“Secondarily means its ancestors had bony skeletons and then as evolution went on its lineage went further and further out into the open ocean and away from being a coral reef fish,” explained Thys. “In the open ocean having a lighter skeleton was an asset, plus a bigger body and no tail was better too.”
So the terms secondarily cartilaginous means the Mola mola evolved to have a skeleton consisting of mostly cartilage after having a bone skeleton: bone first, cartilage second. And for the sunfish this arrangement works well and allows them to haul clavus in the ocean despite their massive size.
To get around, Mola molas move their strange dorsal (back) fin and anal (bottom) fin near the clavus from side to side. The fins look like vertical wings that sometimes move in unison and sometimes independently at the back of the wacky round body. Somehow this simple system allows them to dive up to 1,000 to 2,500 feet deep.
At deep depths ocean sunfish hunt jellyfish and gelatinous zooplankton, which is a catch-all term for a group of delicate animals related to jellyfish. Luckily for Mola molas, gelatinous zooplankton is found from the ocean surface to the seafloor making it the perfect easy meal. “Typically those kinds of animals aren’t huge in calories, but their ubiquity, the fact that they’re found in lots of places may make up for what they lack in high calories,” said Thys.
As ocean sunfish traverse the layers of the ocean, sometimes they take time to float and lay on their side at the ocean’s surface. This is how they acquired their common “ocean sunfish” name because it looks like they are catching some rays trying to get the perfect tan.
While it’s not clear exactly what sunfish are doing at the surface, it’s possible that catching some rays isn’t that far from the truth. “We see that they tend to come to the surface in colder oceans, and spend time at the surface warming up between dives to very cold water,” said Dr. Thys. “So the working hypothesis is that they are warming themselves up.”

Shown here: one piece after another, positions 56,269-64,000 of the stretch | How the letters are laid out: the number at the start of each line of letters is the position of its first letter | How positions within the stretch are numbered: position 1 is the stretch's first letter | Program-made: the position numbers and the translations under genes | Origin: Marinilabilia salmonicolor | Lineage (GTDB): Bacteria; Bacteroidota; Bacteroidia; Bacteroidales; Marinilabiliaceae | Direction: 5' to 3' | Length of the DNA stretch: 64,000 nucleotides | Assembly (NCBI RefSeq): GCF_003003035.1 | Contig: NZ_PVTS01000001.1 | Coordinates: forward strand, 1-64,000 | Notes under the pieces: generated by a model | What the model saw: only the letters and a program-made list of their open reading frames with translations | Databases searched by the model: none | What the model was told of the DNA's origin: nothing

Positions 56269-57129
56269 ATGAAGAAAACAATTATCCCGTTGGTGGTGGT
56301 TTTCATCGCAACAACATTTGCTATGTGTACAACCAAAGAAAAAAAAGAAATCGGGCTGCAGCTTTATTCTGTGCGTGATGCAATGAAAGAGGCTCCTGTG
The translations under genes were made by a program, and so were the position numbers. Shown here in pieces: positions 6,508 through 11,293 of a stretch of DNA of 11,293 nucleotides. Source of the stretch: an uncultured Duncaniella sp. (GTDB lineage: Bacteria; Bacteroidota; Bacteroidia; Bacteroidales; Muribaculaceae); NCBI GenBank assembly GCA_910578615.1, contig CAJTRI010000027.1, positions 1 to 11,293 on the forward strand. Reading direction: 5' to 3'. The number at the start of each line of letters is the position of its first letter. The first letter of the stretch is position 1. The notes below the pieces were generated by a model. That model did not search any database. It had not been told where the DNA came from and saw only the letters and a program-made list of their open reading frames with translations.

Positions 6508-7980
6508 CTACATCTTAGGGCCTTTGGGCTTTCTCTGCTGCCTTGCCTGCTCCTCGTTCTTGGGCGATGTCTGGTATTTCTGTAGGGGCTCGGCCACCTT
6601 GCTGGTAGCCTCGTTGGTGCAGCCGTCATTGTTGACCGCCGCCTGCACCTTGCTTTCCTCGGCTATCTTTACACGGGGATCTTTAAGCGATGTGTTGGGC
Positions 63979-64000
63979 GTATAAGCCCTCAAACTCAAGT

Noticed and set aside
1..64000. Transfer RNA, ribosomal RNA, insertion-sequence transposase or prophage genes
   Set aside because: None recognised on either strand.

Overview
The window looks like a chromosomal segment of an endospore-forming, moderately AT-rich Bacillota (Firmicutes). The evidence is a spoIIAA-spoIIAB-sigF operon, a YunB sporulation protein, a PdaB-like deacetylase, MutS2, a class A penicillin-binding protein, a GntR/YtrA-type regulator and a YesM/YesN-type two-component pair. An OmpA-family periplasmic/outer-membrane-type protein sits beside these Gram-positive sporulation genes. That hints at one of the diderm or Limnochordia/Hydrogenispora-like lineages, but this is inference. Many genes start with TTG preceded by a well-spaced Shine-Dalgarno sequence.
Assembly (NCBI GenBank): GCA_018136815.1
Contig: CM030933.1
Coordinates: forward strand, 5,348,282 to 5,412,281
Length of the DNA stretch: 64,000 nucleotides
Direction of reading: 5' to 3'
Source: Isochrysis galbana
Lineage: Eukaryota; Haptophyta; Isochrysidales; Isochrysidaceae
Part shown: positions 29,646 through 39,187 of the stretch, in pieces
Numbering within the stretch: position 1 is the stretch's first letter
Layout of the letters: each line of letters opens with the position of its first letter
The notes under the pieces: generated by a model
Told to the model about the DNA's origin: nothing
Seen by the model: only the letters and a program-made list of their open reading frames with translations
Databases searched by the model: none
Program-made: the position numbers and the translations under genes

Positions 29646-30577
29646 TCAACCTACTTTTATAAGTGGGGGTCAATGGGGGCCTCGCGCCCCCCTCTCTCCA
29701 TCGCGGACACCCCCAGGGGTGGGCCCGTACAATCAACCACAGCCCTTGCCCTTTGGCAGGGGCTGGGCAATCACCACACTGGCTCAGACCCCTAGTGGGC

There are other reasons to hang loose at the surface too. “When molas are at the surface they can be cleaned by birds and have their parasites burned off by UV radiation,” said Thys. “But being at the surface is also very dangerous because you can get sunburned and birds can peck your eyes out, so it’s kind of a mixed blessing.”
But the risk may be worth it for sunfish since many parasites find their bodies to be an appealing home. Researchers have counted more than 50 parasites living on and in one Mola mola!
Ocean sunfish live in temperate and tropical waters all over the world, including off Southern California’s coast. Adults usually hang out alone, except when males and females come together during mating season to broadcast spawn in the water column. Young ocean sunfish less than two feet in length tend to hang out in schools.
Unfortunately not enough is known about the ocean sunfish to draw any firm conclusions about their population size or conservation status. This is scary considering the numbers that end up as bycatch. “Twenty-six to 29 percent of our drift gillnet bycatch is mola,” said Thys. “In California, we’re trying to get a sense of their numbers and the impact of bycatch. We have an inkling that the fisheries may be impacting the population, but it’s a little too early to say definitively.”
For readers interested in adopting a Mola mola visit www.oceansunfish.org. Your support can help ensure that these enormous, weird looking fish live to fight another day and continue to make people gasp in wonder. If you happen to see one, feel free to flash the hang-loose sign as a friendly greeting.